‘Margaritaville’ the Most Lucrative Song Ever

Posted on Wednesday, May 29th, 2013 at 8:06 pm

From Bloomberg BusinessWeek: “Welcome to ‘Margaritaville,’ the Most Lucrative Song Ever

New Jersey Governor Chris Christie cut the ribbon on Thursday outside Atlantic City’s newest tourist attraction: Margaritaville. The $35 million, 40,000-square-foot complex houses two restaurants, multiple bars, a beach-themed casino, and several breezy, laid-back retail stores—all tucked away in a larger gambling mecca called Resorts. The singer and songwriter of the eponymous song was conspicuously absent from the festivities. For Jimmy Buffett, the grand opening was no special occasion: The Atlantic City outpost is the 27th Margaritaville in the world.

Margaritaville Enterprises, founded in 2006 and based in Orlando, sells everything from beachwear to furniture and also oversees at least one Caribbean island resort, two American resorts, and four casinos. You can buy Margaritaville rum and combine it with a Margaritaville drink mixer in your very own Margaritaville blender that costs $349.99. According to the Orlando Business Journal, the company brought in at least $100 million in revenue in 2007. As a private company, Margaritaville doesn’t release information about its holdings, but by all accounts it has only expanded since then.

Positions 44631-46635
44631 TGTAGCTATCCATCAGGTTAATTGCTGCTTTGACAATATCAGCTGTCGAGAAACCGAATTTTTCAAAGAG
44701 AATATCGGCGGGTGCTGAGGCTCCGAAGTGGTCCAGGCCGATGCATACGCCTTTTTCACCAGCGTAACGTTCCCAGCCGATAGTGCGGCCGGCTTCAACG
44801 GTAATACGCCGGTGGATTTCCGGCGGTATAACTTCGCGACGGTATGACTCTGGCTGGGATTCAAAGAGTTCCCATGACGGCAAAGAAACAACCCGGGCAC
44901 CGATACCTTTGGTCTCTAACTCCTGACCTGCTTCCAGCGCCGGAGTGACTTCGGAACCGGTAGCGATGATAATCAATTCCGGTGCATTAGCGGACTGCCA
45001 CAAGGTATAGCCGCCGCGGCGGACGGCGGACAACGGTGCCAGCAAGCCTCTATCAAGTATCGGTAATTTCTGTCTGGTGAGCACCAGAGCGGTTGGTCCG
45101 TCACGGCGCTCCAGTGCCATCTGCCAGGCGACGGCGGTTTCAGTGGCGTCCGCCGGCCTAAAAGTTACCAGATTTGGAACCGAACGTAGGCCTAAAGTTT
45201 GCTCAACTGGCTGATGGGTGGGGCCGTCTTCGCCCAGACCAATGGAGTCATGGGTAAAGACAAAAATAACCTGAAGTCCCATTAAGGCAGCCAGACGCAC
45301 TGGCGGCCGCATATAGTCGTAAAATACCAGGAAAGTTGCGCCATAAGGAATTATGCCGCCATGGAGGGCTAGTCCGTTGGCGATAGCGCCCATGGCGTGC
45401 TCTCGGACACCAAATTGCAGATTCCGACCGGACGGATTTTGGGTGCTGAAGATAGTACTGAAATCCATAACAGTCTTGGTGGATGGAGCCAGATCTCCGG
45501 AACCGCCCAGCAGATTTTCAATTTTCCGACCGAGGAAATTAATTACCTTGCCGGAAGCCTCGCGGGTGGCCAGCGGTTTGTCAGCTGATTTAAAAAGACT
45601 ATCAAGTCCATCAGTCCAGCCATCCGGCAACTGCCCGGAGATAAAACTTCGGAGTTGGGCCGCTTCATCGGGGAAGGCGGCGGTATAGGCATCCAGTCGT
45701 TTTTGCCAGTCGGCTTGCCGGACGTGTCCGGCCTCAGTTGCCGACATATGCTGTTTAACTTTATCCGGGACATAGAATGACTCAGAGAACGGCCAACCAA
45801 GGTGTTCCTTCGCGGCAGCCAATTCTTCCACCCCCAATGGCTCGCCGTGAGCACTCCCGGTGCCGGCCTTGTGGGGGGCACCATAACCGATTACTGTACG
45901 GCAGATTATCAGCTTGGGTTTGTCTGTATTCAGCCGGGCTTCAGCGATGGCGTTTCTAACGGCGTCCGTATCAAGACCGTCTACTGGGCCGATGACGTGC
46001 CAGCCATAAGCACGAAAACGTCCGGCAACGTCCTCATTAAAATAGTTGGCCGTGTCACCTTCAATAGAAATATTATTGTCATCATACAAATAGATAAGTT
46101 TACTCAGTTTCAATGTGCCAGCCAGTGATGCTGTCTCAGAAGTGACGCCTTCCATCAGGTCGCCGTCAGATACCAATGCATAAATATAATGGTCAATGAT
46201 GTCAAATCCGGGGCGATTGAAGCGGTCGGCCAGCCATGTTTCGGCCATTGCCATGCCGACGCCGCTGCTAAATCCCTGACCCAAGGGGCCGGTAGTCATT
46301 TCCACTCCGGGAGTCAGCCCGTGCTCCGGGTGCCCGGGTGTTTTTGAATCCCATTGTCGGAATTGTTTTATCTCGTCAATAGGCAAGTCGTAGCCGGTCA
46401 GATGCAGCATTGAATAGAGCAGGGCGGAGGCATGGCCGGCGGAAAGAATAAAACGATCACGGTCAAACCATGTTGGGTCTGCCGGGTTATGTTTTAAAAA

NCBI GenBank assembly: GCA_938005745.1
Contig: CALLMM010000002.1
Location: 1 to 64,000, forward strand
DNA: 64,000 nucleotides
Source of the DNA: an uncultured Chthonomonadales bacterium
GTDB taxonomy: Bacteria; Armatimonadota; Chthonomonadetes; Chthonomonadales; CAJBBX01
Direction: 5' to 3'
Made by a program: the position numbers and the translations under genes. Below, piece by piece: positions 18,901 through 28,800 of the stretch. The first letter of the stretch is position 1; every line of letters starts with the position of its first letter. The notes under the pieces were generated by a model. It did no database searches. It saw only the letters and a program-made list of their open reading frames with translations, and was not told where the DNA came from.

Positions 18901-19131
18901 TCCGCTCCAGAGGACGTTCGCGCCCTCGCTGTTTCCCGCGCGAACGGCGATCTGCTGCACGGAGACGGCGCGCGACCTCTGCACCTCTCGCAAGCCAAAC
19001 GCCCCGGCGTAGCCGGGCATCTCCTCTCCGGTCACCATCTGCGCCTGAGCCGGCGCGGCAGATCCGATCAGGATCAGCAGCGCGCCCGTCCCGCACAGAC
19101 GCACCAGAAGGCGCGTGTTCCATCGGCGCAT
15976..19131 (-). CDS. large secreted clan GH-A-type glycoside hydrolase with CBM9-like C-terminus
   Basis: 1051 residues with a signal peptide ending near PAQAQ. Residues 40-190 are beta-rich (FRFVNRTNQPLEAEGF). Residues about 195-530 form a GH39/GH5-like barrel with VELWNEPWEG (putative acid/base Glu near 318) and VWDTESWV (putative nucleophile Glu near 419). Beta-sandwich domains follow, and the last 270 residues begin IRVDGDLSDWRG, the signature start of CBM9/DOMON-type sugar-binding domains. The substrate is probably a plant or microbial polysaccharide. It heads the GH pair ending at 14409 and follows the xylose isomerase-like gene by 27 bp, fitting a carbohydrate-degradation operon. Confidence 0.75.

As a recording, Margaritaville doesn’t post stratospheric numbers. After debuting on Buffett’s 1977 album Changes in Latitude, Changes in Attitude, it peaked at No. 8 on the Billboard 100 charts. According to the 2012 BBC documentary The Richest Songs in the World, Margaritaville doesn’t crack the top 10, which is populated by three Christmas songs. The two highest-ranking pop songs are You’ve Lost That Loving Feeling, by the Righteous Brothers, and Yesterday, by the Beatles. (No. 1 was Happy Birthday to You.) “If you want to get technical, there are two Margaritavilles,” says Brauneis. “There’s the copyright that protects the song, which is valuable because of the stream of income. Then there’s the trademark that has developed out of the song’s title, and legally that’s a different piece of intellectual property.”

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Article source: http://www.buffettnews.com/2013/05/29/13579/

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